Amygdala detects spontaneity in human behaviour
Study of jazz musicians reveals how the brain processes improvisations
A pianist is playing an unknown melody freely without reading from a musical score. How does the listener’s brain recognise if this melody is improvised or if it is memorized? Researchers at the Max Planck Institute for Human Cognitive and Brain Sciences in Leipzig investigated jazz musicians to discover which brain areas are especially sensitive to features of improvised behaviour. Among these are the amygdala and a network of areas known to be involved in the mental simulation of behaviour. Furthermore, the ability to correctly recognise improvisations was not only related to the musical experience of a listener but also to his ability to take the perspective of someone else.
The ability to discriminate spontaneous from planned (rehearsed) behaviour is important when inferring others’ intentions in everyday situations, for example, when judging whether someone’s behaviour is calculated and intended to deceive. In order to examine such basic mechanisms of social abilities in controlled settings, Peter Keller, head of the research group “Music Cognition and Action” at the Max Planck Institute for Human Cognitive and Brain Sciences, Leipzig and his research associate Annerose Engel investigate musical constellations ranging from solos and duos to large musical ensembles. In a recent study, they investigated the brain activity of jazz musicians while these musicians listened to short excerpts of improvised melodies or rehearsed versions of the same melodies. The listeners judged whether each heard melody was improvised.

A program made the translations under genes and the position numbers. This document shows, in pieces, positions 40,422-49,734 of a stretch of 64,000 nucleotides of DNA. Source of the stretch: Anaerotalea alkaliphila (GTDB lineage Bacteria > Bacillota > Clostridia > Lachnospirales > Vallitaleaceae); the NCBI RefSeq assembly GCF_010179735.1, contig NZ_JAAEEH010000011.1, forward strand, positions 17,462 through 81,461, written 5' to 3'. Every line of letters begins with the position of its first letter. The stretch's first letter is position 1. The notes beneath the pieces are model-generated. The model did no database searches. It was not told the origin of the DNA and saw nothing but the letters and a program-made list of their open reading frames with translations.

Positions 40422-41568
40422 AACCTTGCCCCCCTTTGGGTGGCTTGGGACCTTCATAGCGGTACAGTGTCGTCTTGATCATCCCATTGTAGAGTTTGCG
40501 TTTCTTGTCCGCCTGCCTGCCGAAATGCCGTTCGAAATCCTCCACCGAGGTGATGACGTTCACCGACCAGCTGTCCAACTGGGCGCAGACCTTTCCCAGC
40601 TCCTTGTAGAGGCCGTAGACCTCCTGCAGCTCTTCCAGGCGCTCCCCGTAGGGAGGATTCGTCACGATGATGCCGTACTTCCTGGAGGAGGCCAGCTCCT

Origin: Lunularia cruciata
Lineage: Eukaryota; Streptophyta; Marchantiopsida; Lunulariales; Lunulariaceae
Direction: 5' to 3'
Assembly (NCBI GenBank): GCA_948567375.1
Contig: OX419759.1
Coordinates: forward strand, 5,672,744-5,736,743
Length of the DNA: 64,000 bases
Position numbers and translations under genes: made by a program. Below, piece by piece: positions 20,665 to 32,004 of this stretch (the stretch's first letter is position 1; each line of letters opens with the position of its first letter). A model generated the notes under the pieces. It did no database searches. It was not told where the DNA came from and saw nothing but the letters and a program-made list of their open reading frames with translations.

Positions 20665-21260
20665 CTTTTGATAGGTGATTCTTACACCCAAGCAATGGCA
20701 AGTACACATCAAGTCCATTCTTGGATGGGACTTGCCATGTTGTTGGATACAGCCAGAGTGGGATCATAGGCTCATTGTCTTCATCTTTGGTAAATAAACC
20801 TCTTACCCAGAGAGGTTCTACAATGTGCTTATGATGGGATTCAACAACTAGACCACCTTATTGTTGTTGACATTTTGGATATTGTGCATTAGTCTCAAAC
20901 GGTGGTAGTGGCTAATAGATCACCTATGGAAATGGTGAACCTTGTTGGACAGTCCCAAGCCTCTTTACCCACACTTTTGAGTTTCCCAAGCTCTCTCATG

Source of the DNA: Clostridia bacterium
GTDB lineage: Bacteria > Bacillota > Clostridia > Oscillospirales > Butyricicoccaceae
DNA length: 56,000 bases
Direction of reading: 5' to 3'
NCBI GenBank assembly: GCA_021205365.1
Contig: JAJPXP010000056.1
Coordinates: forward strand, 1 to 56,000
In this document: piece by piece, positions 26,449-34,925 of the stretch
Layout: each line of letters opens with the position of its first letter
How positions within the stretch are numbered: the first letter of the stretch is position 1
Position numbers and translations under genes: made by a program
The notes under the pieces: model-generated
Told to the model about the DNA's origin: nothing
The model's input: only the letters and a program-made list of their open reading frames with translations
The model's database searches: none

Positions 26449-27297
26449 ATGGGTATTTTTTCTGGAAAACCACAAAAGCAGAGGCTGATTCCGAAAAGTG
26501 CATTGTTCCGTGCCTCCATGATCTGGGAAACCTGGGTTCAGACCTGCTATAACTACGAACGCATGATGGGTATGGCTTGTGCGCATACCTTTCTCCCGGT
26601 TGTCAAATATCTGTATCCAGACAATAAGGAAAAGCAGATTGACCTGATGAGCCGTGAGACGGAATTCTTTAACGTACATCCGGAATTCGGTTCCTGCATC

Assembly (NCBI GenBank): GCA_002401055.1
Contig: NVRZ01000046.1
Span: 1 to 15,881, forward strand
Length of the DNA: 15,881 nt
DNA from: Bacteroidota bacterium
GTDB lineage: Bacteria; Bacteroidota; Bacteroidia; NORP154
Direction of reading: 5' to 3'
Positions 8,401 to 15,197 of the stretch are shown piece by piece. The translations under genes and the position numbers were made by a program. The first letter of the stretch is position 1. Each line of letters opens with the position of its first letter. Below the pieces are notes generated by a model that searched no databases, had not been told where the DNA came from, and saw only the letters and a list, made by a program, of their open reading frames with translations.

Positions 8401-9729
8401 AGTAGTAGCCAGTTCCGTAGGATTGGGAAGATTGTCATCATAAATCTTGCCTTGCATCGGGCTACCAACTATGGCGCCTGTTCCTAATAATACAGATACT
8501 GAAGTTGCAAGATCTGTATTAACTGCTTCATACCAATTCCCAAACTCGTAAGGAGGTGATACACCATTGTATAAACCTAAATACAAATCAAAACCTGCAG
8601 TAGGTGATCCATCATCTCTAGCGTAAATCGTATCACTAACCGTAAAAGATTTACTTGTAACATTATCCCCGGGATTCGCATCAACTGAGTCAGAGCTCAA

“Musical improvisations are more variable in their loudness and timing, most likely due to irregularities in force control associated with fluctuations in certainty about upcoming actions—i.e., when spontaneously deciding what to play—during improvised musical performance”, explains Peter Keller. The amygdala, part of the limbic system, was more active while listening to real improvisations and was sensitive to the fluctuations of loudness and timing in the melodies. Thus, the amygdala seems to be involved in the detection of spontaneous behaviour, which is consistent with studies showing an involvement of this structure when stimuli are difficult to predict, novel or ambiguous in their meaning.
If a melody was judged as being improvised, regardless of whether this was in fact the case, stronger activity was found in a network which is known to be involved in the covert simulation of actions. This network comprised the frontal operculum, the pre-supplementary area and the anterior insula.
“We know today that during perception of actions, similar brain areas are active as during the execution of the same action”, explains Annerose Engel. “This supports the evaluation of other people’s behaviour in order to form expectations and predict future behaviour.” If a melody is perceived as being more difficult to predict, for example, because of fluctuations in loudness and timing, stronger activity is most likely to be elicited in this specialised network.
A further observation the researchers made may be related to this: Not only musical experience but also the capacity to take someone else’s perspective played an important role in judging spontaneity. Jazz musicians who had more musical expertise in playing the piano and playing with other musicians, as well as those who more often described themselves as trying to put themselves in someone else’s shoes were best at recognizing whether a melody was improvised or not.